Hotel Broker Turns Donor After Project Turnkey
Brian Resendez is a hotel real estate broker with SVN Bluestone in Portland who helped make Project Turnkey — the state-backed transitional homeless shelter program — a reality. Through the process of arranging sales to provide hotel properties to homeless services organizations, Brian learned about issues underlying homelessness and came to understand the need for all of us to be part of the solution. As a result, he became a first-time donor by supporting several organizations.
Tell us a bit about your work
I’m an independent hotel broker or independent commercial real estate broker. I focus on hotels throughout the Pacific Northwest. We are a relationship-based brokerage company that does our best to serve the needs of hotel buyers and sellers.
How did you happen to get involved with Project Turnkey?
In early 2020 I was approached by Homer Williams with Oregon Harbor of Hope. Homer further enlightened me about the homelessness issue throughout Oregon and his efforts to address it. He had identified that hotels would most likely be the best option for finding transitional housing. We didn't really know what kind of business we were going to do or what kind of conversations we were going to have with our clientele. All while simultaneously going through Covid.
We thought this was a good opportunity to at least approach some property owners. A combination of phone calls, emails, visits and literally driving around the state and knocking on doors allowed us to get quite a bit of traction between February and November 2020, at which time the first round of that $30 million in state funding for Project Turnkey was made available. After Thanksgiving the second round of $35 million was available and at that point we knew that we really had momentum.
Our job is not just to understand the properties and the finances, but also to understand the motivation of each buyer and seller, and make sure that we're doing the right thing for them. So we really just made a lot of effort to provide our best understanding of the program, and we were lucky enough to find quite a few people that were willing to play ball.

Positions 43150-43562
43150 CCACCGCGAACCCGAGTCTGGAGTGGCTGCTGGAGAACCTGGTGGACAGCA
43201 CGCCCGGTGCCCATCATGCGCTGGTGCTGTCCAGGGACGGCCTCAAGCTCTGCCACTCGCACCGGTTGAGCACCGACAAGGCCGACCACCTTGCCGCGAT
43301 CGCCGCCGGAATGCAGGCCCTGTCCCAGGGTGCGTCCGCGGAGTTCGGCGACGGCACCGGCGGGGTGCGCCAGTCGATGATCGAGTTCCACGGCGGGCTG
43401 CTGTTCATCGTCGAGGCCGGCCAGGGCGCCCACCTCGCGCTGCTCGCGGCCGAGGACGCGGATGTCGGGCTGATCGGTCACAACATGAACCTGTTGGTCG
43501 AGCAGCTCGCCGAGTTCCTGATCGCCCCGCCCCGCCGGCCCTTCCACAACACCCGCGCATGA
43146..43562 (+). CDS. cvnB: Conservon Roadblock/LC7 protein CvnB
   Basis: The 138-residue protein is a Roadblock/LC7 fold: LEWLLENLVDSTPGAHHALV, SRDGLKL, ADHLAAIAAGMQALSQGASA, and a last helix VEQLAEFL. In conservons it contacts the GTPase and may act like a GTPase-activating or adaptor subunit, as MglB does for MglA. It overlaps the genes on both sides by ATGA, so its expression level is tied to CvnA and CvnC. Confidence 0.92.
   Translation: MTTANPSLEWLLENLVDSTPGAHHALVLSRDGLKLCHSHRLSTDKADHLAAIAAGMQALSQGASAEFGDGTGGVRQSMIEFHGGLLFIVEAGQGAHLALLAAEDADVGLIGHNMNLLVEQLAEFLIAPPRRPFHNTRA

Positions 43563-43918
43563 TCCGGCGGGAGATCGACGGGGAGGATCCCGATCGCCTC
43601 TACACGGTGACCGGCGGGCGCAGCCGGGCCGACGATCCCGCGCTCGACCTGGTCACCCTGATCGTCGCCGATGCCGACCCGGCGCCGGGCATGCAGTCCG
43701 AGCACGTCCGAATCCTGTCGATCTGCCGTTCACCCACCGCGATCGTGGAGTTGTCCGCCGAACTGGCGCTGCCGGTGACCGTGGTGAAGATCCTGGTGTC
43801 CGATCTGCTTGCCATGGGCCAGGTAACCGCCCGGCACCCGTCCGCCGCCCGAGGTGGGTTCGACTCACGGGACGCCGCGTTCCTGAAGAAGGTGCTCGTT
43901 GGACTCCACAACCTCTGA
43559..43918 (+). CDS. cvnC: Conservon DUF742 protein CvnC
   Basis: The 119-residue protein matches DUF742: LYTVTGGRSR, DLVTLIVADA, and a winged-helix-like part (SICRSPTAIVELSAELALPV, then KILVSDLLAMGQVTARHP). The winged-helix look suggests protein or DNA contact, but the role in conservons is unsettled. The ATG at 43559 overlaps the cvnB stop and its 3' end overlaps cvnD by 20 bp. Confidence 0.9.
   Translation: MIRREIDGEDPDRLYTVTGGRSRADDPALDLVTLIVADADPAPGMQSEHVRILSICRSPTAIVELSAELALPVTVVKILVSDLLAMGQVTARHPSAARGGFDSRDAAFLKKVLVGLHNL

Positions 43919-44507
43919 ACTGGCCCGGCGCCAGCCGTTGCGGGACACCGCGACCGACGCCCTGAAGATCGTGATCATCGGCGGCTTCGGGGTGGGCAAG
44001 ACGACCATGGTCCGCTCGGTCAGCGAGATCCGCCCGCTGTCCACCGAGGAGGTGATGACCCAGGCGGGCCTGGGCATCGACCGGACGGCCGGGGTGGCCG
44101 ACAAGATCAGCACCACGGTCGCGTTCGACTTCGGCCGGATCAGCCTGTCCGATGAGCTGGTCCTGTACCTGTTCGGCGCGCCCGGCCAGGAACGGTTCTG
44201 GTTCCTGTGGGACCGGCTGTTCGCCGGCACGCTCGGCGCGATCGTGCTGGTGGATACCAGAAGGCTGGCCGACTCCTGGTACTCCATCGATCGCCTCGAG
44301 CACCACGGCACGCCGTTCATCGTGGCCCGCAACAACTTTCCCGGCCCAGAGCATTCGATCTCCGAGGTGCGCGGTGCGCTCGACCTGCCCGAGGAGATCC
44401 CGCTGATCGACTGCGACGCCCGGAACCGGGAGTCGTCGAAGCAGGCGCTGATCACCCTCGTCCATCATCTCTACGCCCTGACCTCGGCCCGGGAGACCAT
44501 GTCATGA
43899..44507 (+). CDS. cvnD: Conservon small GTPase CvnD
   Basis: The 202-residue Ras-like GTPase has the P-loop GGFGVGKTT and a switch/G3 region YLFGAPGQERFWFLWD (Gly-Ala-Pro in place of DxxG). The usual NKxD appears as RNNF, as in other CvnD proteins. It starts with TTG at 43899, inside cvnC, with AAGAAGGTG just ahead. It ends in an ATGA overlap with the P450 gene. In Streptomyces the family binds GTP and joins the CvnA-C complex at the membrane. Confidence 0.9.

What did that project provide to you from an emotional and inspirational point of view?
I’ve been an Oregon resident since about 2004. Unfortunately, we’ve seen homelessness become a bigger issue, and it’s something that we need to address, not just for the business owners and residents, but also for these people that have fallen on really hard times for a variety of reasons. It’s not that they want to be there, or because they all have mental illness. Maybe they just got unlucky. I really didn’t get that until Homer explained it to me.
I really believe in Portland and really believe in Oregon. I just love it here and we want to make sure that it has the best chance possible to serve the needs of everybody while still maintaining the appeal that it’s had for a long time. I want to see the city cleaned up and everybody have the same opportunities that they should have as a human right. I think there were a lot of things that I learned along the way.
I’ve never donated money. I mean maybe a little bit here or there to the Manatee Foundation or to Boys & Girls Club — little things. I've never really had an opportunity to donate in the way that we’ve done to OCF and Harbor of Hope and the other nine nonprofits we helped across the state, and it’s a very new feeling for me.
Honestly, the emotions are kind of confusing because they’re so new, but in the end, it feels pretty damn good knowing the appreciation from each one of these groups as they receive a donation. It feels like we are truly community partners here.
Could you provide a little detail on your giving strategy?
We considered a few different models on how to provide funding. In total we donated $42,500. It was $10,000 to the OCF Ending Homelessness in Oregon Fund, $10,000 to Harbor of Hope and then $2,500 to each of the nonprofits that we helped. I consulted with my financial advisor, my CPA, friends and family and Cliff Hockley, who is the owner of SVN Bluestone — he contributes money annually to different charities. We just felt like that was probably the fairest way to do it.
So, what's next?
A lot of it is dependent on job number one, which is to stay in business, and in brokerage it’s very inconsistent. There are good years and bad years. If we can afford it, we want to do this year after year. We are in a very fortunate position of really loving what we do so it doesn’t feel like work, so that is motivating for us to get out and do what we need to do to close deals. If we can find a way to contribute, whether it’s to OCF, nonprofits, or other areas of interest, I would definitely like to do that on an ongoing basis.
It sounds like you were very impacted by really wanting to get involved in the issue of ending homelessness. Is that a fair characterization?
To me it’s a top priority. In fact, I think Portland Business Journal released a survey of the top issues in the Portland metro market, and an overwhelming 65% of the readers voted homelessness as being the top priority, so it is a big issue.
It’s so difficult. It’s really a humanitarian issue and I’ve had a lot of discussions with Homer about all of this and it's just so damn hard. I don’t have a good answer. But if we can give people a chance to get off the street through transitional housing, at least it’s a step.